I can’t stop thinking about Enron.
As we approach the opening of our 50th production, there are a lot of sleepless nights — as there always are during tech and previews — but I think that’s even more true this week, as many of us can’t stop thinking and talking about this play. Personally, I have many complicated feelings about what happened at Enron, and specifically about Jeff Skilling and Andrew Fastow.
Obviously, there’s a lot of anger. Anger because when I look at what happened at Enron it is hard for me to ignore what I perceive to be a totally senseless downfall. Anger because of all that the stakeholders lost. Anger at Ken Lay and the board.
Yet I’m equally fascinated with the minds of Skilling and Fastow. As someone who loves numbers and accounting concepts, I have to admit that I find Fastow’s mind to be brutally compelling.
But it is really Skilling — and Bret Tuomi’s dynamic portrayal of him in TimeLine’s production — that is keeping me awake at night. It is easy to portray Skilling as a basic villain, but it really sunk in watching Sunday night’s preview: Skilling for me is no longer just a man I read about in the paper or in books. He now has humanity. While I don’t agree with what he did, I have started to understand his motivations, and that is a very unsettling feeling. We watch Bret as Jeff Skilling go through that journey — starting off as a smart man with sophisticated ideas, taking himself to the top of the world, then watching it all crumble away and culminate in a heartbreaking 4 a.m. phone call to his daughter. While his acts were monstrous and destructive, this play helps us remember that he was motivated by very human emotions: pride and fear.
As I reflect on Skilling’s rise in the business world, I can’t stop wondering about the powerful, intoxicating feeling of being a pioneer, of standing of the edge of the next big thing. It brings to mind David Sarnoff and some of the questions The Farnsworth Invention raised about innovation, about the pain of bringing an idea from concept to reality. Sarnoff’s big question was “What’s next?,” which is a question we like to ask ourselves at TimeLine. As it turns out, that was the exact same question Jeff Skilling was asking as he tried to make sense of the new virtual world that Enron helped pioneer.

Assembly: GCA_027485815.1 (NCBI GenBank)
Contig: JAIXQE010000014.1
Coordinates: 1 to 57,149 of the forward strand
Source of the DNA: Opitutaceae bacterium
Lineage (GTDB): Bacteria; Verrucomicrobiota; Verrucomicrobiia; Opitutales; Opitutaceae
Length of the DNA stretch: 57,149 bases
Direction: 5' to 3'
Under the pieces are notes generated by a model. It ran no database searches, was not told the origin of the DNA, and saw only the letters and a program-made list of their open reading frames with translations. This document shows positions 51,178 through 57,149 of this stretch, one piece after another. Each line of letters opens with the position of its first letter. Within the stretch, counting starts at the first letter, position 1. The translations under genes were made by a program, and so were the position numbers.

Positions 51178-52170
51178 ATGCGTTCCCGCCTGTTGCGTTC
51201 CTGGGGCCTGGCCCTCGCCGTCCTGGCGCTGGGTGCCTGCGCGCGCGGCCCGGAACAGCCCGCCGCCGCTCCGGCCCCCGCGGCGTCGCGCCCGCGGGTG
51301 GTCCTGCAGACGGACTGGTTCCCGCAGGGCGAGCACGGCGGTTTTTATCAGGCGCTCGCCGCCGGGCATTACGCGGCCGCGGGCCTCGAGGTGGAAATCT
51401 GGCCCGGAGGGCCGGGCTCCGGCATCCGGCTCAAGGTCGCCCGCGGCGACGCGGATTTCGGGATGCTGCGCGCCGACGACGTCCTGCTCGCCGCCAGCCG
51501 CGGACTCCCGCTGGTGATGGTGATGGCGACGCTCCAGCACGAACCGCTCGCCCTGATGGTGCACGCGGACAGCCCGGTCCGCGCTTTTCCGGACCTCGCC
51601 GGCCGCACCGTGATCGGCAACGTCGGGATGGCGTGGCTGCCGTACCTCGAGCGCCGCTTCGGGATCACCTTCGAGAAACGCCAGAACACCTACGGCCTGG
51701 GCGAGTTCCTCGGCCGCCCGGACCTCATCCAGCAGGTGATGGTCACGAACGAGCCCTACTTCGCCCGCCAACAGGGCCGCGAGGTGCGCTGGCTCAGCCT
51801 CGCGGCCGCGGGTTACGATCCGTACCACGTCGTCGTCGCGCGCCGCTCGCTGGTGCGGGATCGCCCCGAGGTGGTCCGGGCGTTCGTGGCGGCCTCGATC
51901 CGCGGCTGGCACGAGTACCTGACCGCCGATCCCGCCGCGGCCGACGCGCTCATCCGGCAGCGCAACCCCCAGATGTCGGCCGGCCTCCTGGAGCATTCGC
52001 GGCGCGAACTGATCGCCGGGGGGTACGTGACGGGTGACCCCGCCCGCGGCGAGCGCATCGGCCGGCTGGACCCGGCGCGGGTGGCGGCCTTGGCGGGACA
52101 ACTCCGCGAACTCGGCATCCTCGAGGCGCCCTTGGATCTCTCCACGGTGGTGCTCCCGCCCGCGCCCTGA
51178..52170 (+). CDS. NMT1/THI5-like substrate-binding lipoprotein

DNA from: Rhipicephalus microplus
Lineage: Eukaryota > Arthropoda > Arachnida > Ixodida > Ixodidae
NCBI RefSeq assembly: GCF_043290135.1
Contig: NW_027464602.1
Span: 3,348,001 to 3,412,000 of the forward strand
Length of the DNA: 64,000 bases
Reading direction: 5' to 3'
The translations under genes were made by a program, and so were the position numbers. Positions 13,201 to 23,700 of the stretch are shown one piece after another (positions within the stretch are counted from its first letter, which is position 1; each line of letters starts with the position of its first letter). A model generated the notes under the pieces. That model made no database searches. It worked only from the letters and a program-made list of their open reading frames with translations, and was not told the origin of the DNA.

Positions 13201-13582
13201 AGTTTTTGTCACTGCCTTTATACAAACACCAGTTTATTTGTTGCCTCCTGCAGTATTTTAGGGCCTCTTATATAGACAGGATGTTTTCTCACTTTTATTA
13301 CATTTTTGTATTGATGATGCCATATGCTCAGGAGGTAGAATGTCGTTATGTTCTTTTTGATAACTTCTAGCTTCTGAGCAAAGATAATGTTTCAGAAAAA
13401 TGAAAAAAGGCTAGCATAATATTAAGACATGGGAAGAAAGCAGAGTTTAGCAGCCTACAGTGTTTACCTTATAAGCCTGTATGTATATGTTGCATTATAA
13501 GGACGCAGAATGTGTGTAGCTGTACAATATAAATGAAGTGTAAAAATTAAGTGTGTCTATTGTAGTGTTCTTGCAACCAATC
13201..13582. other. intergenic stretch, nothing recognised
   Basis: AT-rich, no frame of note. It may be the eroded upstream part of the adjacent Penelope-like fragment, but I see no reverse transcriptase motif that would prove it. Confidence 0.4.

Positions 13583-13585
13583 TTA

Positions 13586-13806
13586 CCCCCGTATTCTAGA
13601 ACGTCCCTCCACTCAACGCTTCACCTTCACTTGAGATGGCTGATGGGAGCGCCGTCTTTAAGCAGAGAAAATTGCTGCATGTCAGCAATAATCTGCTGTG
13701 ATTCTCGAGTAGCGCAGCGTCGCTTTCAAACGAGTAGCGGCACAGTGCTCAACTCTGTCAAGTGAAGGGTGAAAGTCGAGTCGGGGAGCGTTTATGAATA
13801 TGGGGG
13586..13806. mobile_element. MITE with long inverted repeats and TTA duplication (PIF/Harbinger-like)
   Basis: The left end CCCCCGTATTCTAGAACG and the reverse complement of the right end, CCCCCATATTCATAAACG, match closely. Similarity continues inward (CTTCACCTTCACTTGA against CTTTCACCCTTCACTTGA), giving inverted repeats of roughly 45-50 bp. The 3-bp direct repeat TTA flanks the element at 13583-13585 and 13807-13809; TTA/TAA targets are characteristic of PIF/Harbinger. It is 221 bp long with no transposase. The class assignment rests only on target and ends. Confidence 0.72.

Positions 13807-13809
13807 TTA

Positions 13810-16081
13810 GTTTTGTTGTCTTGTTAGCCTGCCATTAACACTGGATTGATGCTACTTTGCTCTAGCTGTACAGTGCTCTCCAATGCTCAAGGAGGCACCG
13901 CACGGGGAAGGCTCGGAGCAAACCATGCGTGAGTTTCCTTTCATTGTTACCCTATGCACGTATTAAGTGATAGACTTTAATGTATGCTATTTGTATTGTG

I understand that there is a huge burden to being a pioneer in a public company, where you are accountable to the shareholders. Intellectually, I understand that in that world, you are only as good or as valuable as your stock price. But having spent my entire adult life working in the not-for-profit industry, I can’t fully appreciate the pressure of the stock price. But I do understand the pressure to be accountable to the people who support TimeLine, the artists and the mission. And though we prefer to concentrate on “What’s next?,” we recognize that in moments like this we also must ask the question “Why?” It’s our responsibility to inspire a real conversation about why Enron happened. If only the leadership at Enron had demanded an answer to that question, perhaps thousands of lives might not have been ruined.
My thoughts now are just scratching the surface. We have 12 more weeks to live with this production, but I don’t anticipate my feelings about Enron and Skilling will become any less complicated. TimeLine always wants to create a dialogue with our audience about the work we put on our stage, and this one will surely inspire some passionate discussions. I can’t wait to hear what you think, and how you respond to this production and the complicated feelings it evokes.